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Novel Artificial Intelligence Technology Shows Promising Results for Earlier and More Accurate Breast Cancer Detection

Kathy Schilling, MD

Kathy Schilling, M.D.

 

Data from the Centers for Disease Control and Prevention highlight that Breast Cancer is second most common form of cancer among women in the U.S. with approximately 240,000 new breast cancer diagnoses each year. Although breast cancer incidence is on the rise, its associated mortality has steadily declined over the last decade due to early detection via screening, and advancements in therapeutic options.

Mammograms remain the standard diagnostic tool for detection of breast cancer. Innovators in the eld are now exploring assistive machine learning and articial intelligence (A.I.) to help healthcare providers assess mammograms and detect breast cancers earlier and more efficiently. Dr. Kathy Schilling, MD., Medical Director, Lynn Women’s Health & Wellness Institute, is one of the early adopters of this technology and continues to pave the way for improvements in the eld. A.I. technology was rst implemented at the Lynn Cancer Institute in 2020 during the COVID-19 pandemic. Dr Schilling conducted a retrospective evaluation of the institute’s results since adopting this technology, presenting her study findings at the 2023 European Congress of Radiology in Vienna on March 3 rd , 2023. Dr Schilling found that cancer detection rates rose from 5.77 per 1000 women to 7.8 per 1000 women screened. Furthermore, each of the nine dedicated breast radiologists at the center improved in accuracy with a pooled increase of 23%. Dr. Schilling expressed her amazement at the impact A.I. had on her practice. ‘That’s huge, I was so shocked.” said Dr. Schilling. “If you had found 100 cancers before using A.I., we found 123 after using A.I. The increase in number of cancers detected occurred without having an increase in false positives or recalls. We became more accurate in those we recalled."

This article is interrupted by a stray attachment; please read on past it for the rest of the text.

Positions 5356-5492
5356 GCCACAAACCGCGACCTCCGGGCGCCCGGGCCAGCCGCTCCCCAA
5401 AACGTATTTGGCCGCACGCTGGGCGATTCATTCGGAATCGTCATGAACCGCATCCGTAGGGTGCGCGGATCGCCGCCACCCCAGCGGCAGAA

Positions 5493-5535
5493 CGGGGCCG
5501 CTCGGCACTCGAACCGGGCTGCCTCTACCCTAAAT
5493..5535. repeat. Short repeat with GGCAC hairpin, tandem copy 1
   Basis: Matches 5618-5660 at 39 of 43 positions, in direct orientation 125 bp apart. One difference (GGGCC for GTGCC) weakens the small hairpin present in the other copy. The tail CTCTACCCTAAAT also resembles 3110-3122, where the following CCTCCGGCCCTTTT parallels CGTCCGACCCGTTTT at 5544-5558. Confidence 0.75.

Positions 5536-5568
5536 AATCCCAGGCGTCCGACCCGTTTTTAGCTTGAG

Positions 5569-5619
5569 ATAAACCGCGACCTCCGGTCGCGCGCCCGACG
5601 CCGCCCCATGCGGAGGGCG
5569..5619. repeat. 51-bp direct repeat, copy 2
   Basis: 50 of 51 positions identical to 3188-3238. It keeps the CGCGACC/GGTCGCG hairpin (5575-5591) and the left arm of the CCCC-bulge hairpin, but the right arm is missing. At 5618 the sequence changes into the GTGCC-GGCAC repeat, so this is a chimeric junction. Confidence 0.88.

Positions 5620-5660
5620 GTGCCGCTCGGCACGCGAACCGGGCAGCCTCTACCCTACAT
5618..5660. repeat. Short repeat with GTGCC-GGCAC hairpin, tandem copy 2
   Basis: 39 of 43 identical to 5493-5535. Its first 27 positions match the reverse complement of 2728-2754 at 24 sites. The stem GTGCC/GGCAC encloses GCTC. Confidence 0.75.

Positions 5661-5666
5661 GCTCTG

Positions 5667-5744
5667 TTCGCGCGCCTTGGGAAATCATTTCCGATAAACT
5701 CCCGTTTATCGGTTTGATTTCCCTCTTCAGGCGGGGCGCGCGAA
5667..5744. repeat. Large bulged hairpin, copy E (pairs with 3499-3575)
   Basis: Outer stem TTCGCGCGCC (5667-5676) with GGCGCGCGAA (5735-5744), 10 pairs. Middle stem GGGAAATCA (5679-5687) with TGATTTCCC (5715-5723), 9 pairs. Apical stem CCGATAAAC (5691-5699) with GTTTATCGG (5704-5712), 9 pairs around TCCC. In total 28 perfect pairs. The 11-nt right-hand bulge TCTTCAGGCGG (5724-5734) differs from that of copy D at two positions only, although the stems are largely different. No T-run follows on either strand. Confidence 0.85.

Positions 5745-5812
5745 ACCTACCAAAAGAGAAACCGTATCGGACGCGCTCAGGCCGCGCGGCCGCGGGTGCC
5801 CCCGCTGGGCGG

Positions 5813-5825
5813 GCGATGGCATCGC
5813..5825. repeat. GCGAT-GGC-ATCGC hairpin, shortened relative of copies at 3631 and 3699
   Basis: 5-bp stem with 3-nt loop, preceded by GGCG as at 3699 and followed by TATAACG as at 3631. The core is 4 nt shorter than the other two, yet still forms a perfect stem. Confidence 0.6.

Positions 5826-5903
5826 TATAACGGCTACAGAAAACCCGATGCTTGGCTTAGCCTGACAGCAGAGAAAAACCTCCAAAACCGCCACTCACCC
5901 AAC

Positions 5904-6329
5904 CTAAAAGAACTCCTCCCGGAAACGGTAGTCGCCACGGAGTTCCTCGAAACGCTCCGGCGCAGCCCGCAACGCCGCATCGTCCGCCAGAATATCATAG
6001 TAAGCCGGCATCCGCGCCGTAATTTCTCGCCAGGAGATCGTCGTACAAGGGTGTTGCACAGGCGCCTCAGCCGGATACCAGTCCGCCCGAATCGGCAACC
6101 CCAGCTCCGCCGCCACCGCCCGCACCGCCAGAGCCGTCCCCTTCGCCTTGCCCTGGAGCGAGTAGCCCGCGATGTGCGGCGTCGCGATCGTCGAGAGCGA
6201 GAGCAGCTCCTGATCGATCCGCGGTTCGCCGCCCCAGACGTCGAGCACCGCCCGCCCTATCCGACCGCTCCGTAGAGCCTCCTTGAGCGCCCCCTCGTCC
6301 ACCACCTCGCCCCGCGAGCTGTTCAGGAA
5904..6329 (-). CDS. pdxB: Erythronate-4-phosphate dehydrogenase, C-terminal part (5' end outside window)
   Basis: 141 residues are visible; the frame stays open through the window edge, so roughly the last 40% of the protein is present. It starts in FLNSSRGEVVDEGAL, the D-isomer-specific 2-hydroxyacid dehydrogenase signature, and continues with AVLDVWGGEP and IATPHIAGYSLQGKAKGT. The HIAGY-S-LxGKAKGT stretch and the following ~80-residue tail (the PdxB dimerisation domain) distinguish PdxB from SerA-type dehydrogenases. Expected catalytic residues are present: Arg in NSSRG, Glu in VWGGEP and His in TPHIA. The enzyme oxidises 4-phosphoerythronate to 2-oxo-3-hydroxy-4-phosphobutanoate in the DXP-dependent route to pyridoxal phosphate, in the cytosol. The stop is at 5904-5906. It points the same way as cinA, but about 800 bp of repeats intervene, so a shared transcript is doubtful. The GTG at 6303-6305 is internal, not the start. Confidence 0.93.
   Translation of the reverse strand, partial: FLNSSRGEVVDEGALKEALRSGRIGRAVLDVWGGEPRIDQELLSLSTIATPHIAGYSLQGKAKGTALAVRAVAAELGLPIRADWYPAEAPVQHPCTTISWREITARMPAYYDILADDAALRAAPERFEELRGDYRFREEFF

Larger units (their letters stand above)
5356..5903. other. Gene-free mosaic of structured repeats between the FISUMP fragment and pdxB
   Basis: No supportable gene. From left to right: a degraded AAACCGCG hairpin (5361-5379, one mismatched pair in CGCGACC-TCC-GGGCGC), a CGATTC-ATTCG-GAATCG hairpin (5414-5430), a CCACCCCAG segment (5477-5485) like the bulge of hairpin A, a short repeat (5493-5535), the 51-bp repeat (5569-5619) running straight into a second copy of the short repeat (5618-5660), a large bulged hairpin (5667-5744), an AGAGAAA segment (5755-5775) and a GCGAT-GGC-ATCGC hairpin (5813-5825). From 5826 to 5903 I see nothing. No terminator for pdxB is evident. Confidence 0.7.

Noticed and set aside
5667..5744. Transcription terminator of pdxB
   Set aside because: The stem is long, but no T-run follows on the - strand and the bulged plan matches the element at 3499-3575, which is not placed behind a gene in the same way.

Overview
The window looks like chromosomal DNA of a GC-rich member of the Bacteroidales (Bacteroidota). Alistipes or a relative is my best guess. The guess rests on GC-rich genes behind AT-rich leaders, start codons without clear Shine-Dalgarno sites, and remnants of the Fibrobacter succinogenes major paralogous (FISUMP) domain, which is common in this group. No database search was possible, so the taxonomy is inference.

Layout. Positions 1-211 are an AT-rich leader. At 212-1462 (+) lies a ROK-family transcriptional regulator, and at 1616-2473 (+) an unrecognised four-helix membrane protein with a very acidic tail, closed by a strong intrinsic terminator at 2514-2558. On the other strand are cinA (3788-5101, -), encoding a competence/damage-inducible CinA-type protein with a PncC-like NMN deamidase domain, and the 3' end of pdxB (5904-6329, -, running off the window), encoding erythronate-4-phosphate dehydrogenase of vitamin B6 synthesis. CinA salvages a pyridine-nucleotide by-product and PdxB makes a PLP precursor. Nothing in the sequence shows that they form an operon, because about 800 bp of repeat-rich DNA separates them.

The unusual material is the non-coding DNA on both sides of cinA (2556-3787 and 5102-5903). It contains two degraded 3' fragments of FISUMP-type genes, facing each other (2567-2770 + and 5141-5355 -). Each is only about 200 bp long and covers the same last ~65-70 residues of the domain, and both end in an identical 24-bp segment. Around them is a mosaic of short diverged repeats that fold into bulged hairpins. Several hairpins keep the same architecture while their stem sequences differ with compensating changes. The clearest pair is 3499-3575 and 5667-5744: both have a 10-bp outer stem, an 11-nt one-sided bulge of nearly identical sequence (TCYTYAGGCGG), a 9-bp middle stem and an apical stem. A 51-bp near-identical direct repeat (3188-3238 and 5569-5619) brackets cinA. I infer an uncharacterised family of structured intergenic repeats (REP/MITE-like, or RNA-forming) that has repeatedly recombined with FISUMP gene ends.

A.I. systems are trained for specificity and sensitivity in identifying cancer in a mammogram. This is done using hundreds and thousands of images from previous mammograms. Once ready for use, the system can scan the images from a mammogram and notify the radiologist of possible cancer spots. Acting like a second set of eyes. Each image is still examined by the radiologist who utilizes their expertise and a patient’s risk factors to determine if further evaluation is needed. The A.I. system not only reduces the burden on radiologists, who can often get fatigued looking at hundreds of images in a single shift, it also makes it easier to detect possible signs of cancer that the human eye might miss. “This is signicant” says Dr Schilling. “The types of cancers we are currently nding are smaller and of lower stage, reducing the need for advanced treatments.”

The Lynn Cancer Institute’s A.I. assistive technology system has led to an increase in cancer detection rate and helped many patients to avoid aggressive therapies. Beyond diagnostics, A.I. is also being studied and adapted for patient-centered therapies. Researchers in Florida are looking into how AI can assist in creating customized combinations of chemotherapy and immunotherapy to combat aggressive breast cancer. Patient safety and care are the foremost concern within the Baptist Health system. Providers can rest assured that their patients will receive the safest, most innovative, and state-of-the-art care at the Lynn Cancer Institute.


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